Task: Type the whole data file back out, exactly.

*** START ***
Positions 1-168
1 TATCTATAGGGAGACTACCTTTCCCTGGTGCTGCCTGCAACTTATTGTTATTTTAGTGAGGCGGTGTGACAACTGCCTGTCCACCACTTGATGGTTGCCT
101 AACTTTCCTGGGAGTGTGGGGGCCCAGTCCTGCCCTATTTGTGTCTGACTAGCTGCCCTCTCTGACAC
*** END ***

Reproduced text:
Positions 1-168
1 TATCTATAGGGAGACTACCTTTCCCTGGTGCTGCCTGCAACTTATTGTTATTTTAGTGAGGCGGTGTGACAACTGCCTGTCCACCACTTGATGGTTGCCT
101 AACTTTCCTGGGAGTGTGGGGGCCCAGTCCTGCCCTATTTGTGTCTGACTAGCTGCCCTCTCTGACAC